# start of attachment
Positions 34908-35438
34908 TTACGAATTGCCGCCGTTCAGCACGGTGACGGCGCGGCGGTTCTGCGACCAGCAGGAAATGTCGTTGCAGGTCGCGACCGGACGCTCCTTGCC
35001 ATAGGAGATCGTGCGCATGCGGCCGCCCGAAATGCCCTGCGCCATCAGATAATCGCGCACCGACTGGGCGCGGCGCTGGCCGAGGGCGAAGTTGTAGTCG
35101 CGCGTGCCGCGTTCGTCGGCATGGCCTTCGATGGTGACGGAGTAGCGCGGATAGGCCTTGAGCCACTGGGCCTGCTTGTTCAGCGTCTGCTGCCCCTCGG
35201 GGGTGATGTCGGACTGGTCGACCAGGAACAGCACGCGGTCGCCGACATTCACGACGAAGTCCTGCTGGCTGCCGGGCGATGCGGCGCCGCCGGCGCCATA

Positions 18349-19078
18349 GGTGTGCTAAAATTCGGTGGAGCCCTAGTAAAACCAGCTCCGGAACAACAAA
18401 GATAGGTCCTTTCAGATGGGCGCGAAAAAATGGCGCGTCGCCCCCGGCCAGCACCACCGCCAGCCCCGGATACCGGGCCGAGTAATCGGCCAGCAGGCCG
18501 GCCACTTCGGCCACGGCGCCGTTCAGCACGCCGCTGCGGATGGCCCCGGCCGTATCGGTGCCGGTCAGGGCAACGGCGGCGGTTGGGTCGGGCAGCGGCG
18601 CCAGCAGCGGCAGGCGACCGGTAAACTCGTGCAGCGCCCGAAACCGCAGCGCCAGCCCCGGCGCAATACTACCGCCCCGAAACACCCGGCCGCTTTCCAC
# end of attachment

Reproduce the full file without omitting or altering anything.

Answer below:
Positions 34908-35438
34908 TTACGAATTGCCGCCGTTCAGCACGGTGACGGCGCGGCGGTTCTGCGACCAGCAGGAAATGTCGTTGCAGGTCGCGACCGGACGCTCCTTGCC
35001 ATAGGAGATCGTGCGCATGCGGCCGCCCGAAATGCCCTGCGCCATCAGATAATCGCGCACCGACTGGGCGCGGCGCTGGCCGAGGGCGAAGTTGTAGTCG
35101 CGCGTGCCGCGTTCGTCGGCATGGCCTTCGATGGTGACGGAGTAGCGCGGATAGGCCTTGAGCCACTGGGCCTGCTTGTTCAGCGTCTGCTGCCCCTCGG
35201 GGGTGATGTCGGACTGGTCGACCAGGAACAGCACGCGGTCGCCGACATTCACGACGAAGTCCTGCTGGCTGCCGGGCGATGCGGCGCCGCCGGCGCCATA

Positions 18349-19078
18349 GGTGTGCTAAAATTCGGTGGAGCCCTAGTAAAACCAGCTCCGGAACAACAAA
18401 GATAGGTCCTTTCAGATGGGCGCGAAAAAATGGCGCGTCGCCCCCGGCCAGCACCACCGCCAGCCCCGGATACCGGGCCGAGTAATCGGCCAGCAGGCCG
18501 GCCACTTCGGCCACGGCGCCGTTCAGCACGCCGCTGCGGATGGCCCCGGCCGTATCGGTGCCGGTCAGGGCAACGGCGGCGGTTGGGTCGGGCAGCGGCG
18601 CCAGCAGCGGCAGGCGACCGGTAAACTCGTGCAGCGCCCGAAACCGCAGCGCCAGCCCCGGCGCAATACTACCGCCCCGAAACACCCGGCCGCTTTCCAC